What to listen to…..?

Matt’s 7/25 solo performance at the Grand Opera House in Wilmington DE.

I listen to most of my music while driving. At home I’m usually working on bookings and promotions, working with my son on his school work, running errands at strange times… oh yeah, practicing (which I never feel I do enough). I cannot concentrate on contracts and emails if there’s any music distracting me, especially if it’s something good that gets me involved. In the few settings where I sat in  an office an had muzak enveloping me I got very little done unless I really concentrated. Yes, even muzak is a distraction for me.

So, what am I sliding into my auto CD player these days? In no particular order these CDs have been in rotation during my driving time.

Monk Live at Montreux, John McLaughin‘s To The One and Thieves and Poets, Ken Navarro‘s The Test of Time, Soft WorksAbracadabra, Pat Metheny‘s What’s It All About?, and Dave Holland‘s latest sextet release (it was a library loaner and I don’t recall the title).

I’ve been guitar-heavy in my listening preferences as of late and John McLaughlin’s 4th Dimension group really knocked me out. My son actually asked if I had any other CDs when we’d venture out in the car as I played it every day for over a week. I do go through periods of time when I focus on, say, solo guitar recordings. It may be that I am working on my own pieces and gain some ideas; often, I’m not listening for examples of what to do, just listening for inspiration and enjoyment. I may listen to Alan Holdsworth prior to a solo performance, for example, not because I want to play like him on my gig but because of the overall musicality that’s going on.

One of the CDs that gets raised eyebrows from other guitarists is the Ken Navarro album. I’m not a fan of his smooth jazz outings with his group, but this is unaccompanied solo guitar work with a Godin Multiac nylon-string that sounds absolutely fantastic. Similar to Pat Metheny‘s solo release, Ken mines the pop music we were growing up with for his repertoire. While he’s not twisting and stretching the songs out of shape as most jazz players do, he’s playing intelligent and well-played arrangements of Beatles, Dylan and The Police among others. (Metheny is doing essentially the same thing, as well, though with a baritone guitar.) As most listeners know I do play my own arrangements of Beatles, Bob Marley, Neil Young, so it’s interesting to hear what other players are doing in that same general genre.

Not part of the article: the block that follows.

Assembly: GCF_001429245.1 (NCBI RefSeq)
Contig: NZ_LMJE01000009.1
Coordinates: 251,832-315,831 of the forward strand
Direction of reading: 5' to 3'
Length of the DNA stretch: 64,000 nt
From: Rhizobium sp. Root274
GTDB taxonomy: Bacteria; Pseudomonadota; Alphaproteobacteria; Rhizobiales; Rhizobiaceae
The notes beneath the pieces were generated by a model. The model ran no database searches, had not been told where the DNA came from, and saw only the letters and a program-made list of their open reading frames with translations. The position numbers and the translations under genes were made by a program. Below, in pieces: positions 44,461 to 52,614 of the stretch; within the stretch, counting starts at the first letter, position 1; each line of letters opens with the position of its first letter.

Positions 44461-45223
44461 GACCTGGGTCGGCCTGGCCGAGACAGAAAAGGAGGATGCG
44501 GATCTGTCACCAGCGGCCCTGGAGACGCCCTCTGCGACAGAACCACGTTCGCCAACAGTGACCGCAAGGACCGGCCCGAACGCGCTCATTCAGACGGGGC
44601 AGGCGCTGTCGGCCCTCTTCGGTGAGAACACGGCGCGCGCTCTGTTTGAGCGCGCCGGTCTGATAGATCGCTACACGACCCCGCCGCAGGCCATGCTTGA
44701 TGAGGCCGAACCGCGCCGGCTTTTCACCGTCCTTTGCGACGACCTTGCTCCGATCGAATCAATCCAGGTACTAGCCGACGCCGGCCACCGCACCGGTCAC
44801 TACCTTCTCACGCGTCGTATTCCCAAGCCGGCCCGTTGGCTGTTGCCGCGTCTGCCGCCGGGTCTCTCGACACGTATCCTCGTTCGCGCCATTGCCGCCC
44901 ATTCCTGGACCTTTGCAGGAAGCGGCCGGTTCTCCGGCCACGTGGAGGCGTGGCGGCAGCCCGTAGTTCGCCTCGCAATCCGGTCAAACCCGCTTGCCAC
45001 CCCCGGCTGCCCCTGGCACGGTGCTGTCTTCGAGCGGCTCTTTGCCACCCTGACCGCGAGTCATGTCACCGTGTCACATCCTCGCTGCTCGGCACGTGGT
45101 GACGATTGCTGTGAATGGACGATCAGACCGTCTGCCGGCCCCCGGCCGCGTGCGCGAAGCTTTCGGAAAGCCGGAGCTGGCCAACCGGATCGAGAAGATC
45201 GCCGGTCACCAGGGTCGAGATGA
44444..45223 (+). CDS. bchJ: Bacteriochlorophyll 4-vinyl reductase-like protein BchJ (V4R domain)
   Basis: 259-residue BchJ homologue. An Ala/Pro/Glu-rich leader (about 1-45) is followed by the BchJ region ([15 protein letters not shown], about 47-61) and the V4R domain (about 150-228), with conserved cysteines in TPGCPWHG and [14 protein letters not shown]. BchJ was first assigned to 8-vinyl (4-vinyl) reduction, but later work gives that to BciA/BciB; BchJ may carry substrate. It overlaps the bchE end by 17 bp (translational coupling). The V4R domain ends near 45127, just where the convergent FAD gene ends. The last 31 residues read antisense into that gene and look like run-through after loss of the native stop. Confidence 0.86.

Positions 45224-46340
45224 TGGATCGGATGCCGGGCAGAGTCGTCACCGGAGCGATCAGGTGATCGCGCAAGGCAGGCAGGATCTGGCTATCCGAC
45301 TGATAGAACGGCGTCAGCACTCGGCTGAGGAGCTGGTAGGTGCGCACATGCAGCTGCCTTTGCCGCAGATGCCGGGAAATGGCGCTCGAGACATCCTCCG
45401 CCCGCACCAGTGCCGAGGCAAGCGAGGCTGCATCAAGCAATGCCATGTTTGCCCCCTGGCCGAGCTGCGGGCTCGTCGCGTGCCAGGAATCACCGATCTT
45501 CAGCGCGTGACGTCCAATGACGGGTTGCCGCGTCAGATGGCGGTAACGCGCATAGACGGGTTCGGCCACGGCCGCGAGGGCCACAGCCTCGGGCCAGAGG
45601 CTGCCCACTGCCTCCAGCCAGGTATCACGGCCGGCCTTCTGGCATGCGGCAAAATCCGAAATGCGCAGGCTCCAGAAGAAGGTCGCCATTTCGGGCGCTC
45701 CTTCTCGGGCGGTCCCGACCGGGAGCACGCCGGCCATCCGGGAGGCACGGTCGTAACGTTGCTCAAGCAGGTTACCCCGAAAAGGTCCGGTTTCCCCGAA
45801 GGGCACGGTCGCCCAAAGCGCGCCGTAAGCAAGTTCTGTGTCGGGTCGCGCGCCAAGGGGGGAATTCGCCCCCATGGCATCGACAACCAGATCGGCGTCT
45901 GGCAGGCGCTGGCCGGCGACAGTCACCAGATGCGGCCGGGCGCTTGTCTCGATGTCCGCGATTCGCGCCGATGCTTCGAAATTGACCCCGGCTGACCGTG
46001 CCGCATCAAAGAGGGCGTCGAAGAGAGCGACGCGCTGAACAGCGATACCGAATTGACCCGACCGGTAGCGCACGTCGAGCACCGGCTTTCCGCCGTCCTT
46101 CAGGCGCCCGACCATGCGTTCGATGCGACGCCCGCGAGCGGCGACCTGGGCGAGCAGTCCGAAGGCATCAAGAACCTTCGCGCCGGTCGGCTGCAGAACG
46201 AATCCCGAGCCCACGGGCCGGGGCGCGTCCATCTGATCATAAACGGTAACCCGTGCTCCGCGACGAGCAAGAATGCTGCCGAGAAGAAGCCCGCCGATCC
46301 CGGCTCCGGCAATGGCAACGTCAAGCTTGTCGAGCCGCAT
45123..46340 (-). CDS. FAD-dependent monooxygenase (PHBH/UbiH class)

I no longer learn other players’ arrangements of songs, but I do listen on several levels most of the time. The technical aspect always strikes me, of course, as well as the musicality of the arrangement and performance. The recorded sound also gains my attention. Then, there’s the simple enjoyment of the music. These are always operating at varying degrees and levels, though I rarely get distracted behind the wheel — if that starts to happen the music is switched off or I pull over.

The biggest downside about automotive listening is I rarely know the titles of the tracks. I rarely talk when I drive and I never text when driving so grabbing the CD box and hunting for the title while negotiating traffic patterns is never an option. I do know the numbers of the tracks, though, after several plays and that is how I identify them.

I have a fairly broad range of music, from orchestras to power trios to Paraguyan harpists to Kate Bush. So my playlist, such as it is, can vary from week to week…. or not.

Now tomorrow morning I think I’ll take the rough versions of my new solo material for a listen…. My own version of  ‘making time for me’.

See you next time.



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